So you ordered a new machine. It will be there in two weeks. That is so exciting. Everyone is excited – except the person who will be using it.
We do a lot of work ahead of time to make sure everything is prepared for a machine installation. We get the right parts, tools and supplies. We line up electricians, picker trucks, plumbers, and maybe even a glass guy to remove the window.
We try to make sure it all goes like clockwork. We make the transition as smooth as possible. But sometimes in spite of all that, the installation is not a good thing. Oh, the machine was installed OK and everything was on schedule. The problem though is your staff and their resistance to the change.
Change will be stressful. How can you prepare your team for this transition? There are four main areas that you need to consider when you implement a new machine.
Select the right machine
It is critical that you select the right machine in the correct size for your plant. Most owners think this area is totally their responsibility. They pay the bill so they get to choose the machine.
That is correct. But there is a better way to approach it. If you involve your staff, it means that you respect them and value their opinions. If they are using the machine every day they probably have a good idea about what is needed.
The biggest key to this is getting them on board with the change. If they help to ‘choose’ the machine, they are committed to make ‘their’ machine work in your plant.
It will take time and money, but take them to visit a plant that is using that exact same machine. Let them see it in operation. Let them talk to someone who likes the machine and is comfortable using it. That can save a huge amount of stress on everyone when you install your machine. This can be a key area to a successful implementation.
I know you are going to make the ultimate decision yourself, but if you both choose the same machine, they will think it was all about them making the choice.
Explain the Schedule
A machine installation can be very disruptive to your regular work processes. Prepare your people ahead of time for the change.
Explain the installation schedule. “It may be very cold for a day while we move the machine in through the front window. Bring your coat. We are going to have difficulty tagging while they are moving the machine. We may have to use this computer or that phone for part of the day. You can’t hang your shirts here when the men are working.”
Explain that things will be different for a day or so and you appreciate their help through this process. It can be frustrating for the installers and your staff if they are both trying to work in the same area.
Training and Expectations
Once the machine is installed, your people need training. You can’t operate this machine like you did the old one. New machines may require new procedures. The load size may be different. The schedule may change because of cycle times. What SOPs are you going to change and have you explained those changes?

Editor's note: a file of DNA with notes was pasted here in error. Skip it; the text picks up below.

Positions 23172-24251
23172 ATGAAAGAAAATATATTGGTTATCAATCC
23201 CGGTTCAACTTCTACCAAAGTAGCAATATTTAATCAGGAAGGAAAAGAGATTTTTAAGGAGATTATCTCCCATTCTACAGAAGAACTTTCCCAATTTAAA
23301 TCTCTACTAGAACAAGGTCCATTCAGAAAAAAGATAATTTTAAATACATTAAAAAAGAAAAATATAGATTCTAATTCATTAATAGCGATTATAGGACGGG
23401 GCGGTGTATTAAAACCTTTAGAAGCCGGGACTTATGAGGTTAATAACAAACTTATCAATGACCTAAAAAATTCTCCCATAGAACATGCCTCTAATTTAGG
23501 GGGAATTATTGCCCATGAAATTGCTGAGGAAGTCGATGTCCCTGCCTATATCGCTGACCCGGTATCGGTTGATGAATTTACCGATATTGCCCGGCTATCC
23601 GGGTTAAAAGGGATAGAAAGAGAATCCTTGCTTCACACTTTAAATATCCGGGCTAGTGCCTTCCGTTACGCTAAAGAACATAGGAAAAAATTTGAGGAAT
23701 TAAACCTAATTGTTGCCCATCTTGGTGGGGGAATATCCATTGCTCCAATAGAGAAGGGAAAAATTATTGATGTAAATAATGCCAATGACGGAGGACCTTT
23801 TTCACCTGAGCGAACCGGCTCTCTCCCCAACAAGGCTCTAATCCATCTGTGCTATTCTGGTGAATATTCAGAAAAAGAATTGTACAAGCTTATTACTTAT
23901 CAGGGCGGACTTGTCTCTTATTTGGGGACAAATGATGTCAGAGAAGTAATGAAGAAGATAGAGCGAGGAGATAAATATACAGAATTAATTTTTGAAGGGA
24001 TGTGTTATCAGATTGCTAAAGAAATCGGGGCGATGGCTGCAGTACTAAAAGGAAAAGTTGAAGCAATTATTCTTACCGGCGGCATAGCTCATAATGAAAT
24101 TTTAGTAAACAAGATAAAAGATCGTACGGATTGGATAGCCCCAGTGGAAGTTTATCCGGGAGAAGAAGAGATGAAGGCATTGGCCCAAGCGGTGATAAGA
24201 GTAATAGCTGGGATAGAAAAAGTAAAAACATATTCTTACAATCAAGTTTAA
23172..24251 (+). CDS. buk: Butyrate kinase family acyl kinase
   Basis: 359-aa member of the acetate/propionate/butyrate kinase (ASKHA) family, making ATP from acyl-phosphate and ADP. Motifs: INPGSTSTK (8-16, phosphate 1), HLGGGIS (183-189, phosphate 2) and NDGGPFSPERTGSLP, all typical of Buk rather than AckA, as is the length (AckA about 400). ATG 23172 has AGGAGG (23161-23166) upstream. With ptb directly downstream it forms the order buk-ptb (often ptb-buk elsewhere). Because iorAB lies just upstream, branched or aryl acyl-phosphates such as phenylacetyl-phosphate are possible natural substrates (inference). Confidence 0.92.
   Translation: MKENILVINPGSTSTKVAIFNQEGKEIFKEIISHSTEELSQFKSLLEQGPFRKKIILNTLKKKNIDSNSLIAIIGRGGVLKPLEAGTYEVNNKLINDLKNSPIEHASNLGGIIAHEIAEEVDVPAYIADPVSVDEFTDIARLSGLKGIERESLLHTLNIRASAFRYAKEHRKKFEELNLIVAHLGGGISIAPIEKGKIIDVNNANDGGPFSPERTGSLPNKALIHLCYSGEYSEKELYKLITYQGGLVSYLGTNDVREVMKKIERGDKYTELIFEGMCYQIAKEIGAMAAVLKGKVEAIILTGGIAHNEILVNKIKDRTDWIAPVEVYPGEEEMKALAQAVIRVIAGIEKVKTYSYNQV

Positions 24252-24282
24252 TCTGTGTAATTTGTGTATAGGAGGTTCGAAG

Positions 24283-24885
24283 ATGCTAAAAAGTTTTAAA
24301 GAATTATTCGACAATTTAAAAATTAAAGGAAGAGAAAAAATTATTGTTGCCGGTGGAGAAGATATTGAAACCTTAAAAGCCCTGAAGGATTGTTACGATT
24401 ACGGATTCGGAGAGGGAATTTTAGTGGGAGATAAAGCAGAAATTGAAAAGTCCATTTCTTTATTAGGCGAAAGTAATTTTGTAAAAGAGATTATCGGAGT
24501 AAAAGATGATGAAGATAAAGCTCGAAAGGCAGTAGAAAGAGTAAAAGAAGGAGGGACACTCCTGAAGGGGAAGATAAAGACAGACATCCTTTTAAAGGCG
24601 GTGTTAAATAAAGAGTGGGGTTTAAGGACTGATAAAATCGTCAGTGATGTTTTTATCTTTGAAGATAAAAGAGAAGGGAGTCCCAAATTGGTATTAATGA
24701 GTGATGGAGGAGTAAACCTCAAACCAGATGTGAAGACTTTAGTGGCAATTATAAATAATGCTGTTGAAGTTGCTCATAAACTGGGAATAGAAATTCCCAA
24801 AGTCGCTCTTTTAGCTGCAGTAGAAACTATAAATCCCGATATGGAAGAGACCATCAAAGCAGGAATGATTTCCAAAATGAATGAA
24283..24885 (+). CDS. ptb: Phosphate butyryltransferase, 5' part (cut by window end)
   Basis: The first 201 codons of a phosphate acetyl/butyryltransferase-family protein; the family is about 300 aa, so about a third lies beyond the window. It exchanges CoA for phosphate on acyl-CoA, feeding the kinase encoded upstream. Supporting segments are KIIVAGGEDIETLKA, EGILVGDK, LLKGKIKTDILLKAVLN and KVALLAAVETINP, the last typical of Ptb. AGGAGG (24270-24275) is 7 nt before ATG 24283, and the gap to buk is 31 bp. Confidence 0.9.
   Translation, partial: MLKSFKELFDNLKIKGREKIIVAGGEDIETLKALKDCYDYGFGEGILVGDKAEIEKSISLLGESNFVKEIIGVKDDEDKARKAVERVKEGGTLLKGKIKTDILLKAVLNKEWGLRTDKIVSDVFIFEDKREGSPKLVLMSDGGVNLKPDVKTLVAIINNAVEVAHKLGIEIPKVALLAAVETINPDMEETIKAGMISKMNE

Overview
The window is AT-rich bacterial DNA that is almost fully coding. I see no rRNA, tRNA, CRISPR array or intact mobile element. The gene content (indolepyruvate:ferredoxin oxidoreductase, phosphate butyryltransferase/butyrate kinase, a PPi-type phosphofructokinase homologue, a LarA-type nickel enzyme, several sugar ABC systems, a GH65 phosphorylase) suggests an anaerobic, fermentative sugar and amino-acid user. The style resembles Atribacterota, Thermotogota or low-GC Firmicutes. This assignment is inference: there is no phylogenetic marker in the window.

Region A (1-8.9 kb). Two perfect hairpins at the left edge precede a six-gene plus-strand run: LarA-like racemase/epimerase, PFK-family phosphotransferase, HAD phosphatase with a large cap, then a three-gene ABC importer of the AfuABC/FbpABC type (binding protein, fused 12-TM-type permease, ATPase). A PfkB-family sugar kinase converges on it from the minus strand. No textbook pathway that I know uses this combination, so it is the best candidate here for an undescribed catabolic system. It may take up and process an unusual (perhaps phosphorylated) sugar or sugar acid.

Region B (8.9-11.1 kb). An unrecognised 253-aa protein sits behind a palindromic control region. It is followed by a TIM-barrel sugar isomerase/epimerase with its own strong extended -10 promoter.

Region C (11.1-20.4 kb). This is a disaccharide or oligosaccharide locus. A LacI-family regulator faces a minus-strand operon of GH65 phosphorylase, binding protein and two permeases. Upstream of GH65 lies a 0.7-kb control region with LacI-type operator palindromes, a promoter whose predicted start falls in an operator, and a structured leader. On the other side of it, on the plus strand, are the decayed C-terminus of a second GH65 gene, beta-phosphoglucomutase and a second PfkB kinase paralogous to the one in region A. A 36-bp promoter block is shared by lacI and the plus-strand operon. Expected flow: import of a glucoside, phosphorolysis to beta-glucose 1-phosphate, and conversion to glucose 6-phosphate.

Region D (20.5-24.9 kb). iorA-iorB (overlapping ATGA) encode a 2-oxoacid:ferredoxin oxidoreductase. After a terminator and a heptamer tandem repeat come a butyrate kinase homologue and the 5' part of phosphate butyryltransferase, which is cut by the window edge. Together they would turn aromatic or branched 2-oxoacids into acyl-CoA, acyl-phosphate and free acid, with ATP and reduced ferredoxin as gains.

Your people need clear training on how to operate the machine. If your operator is not trained and comfortable using the machine, he/she will never like it.
Training could be done by your equipment guy. We are glad to train your staff how to operate the machine properly, but we are not prepared to train them on how to do their jobs. Maybe the factory rep will come for the start-up and training. Most would be glad to do that. Or maybe you could bring in a consultant to train your people and help with the implementation.
Make sure the machine is working properly before you turn it over to your staff. If it doesn’t do what it is supposed to do, they will never like it or use it. Better to go without the machine for an extra day than have them frustrated and hating the machine.
Part of training is explaining your expectations. How will they use the machine? What piece counts do you expect? What daily maintenance do they need to do? Those expectations need to be reinforced a week later. It is difficult to learn everything the first time.
Not everyone will be happy that you are changing a machine. There may be hard feelings from others who wanted their machine replaced first. Other staff may like the existing machine. “You change this press and I will quit!” Even though they had problems they understood those problems and were used to them.
Consider ahead of time who might resist this change and be mentally prepared for whatever you have to do. Try to help them through this transition. If that doesn’t work, are you prepared to fire someone if they don’t use the machine properly and work with you? If things go really bad you may have to decide whether you will keep the new machine or the old staff.
Hopefully you have prepared everyone so that it’s not a problem.
Management part of the Install
Writing out a big cheque isn’t the only thing you need to do. You need to do some work ahead of time. Your staff are uncertain and concerned about what might happen. Maybe they are concerned that the new machine will increase production so much that they lose their job.
Change is difficult. The only cure is information. Maybe that means sending your cleaner to a neighbour’s plant for a day to get comfortable with the new cleaning process. You need to be aware and work to help your people. Change is only stressful when it is accompanied by the unknown.
We can change your machine. Can you ‘change’ your staff?
Kevin Marois founded Calgary-based Integrity Mechanical in 2003 to service plants in western Canada. He writes on issues related to equipment, its purchase, maintenance and use. You can reach Kevin at firstname.lastname@example.org or via his website www.imicanada.ca
Kevin Marois founded Calgary-based Integrity Mechanical in 2003 to serve plants in Western Canada. He writes on issues related to equipment, its purchase, maintenance and use.
You can reach Kevin at email@example.com, or via his website, www.imicanada.ca.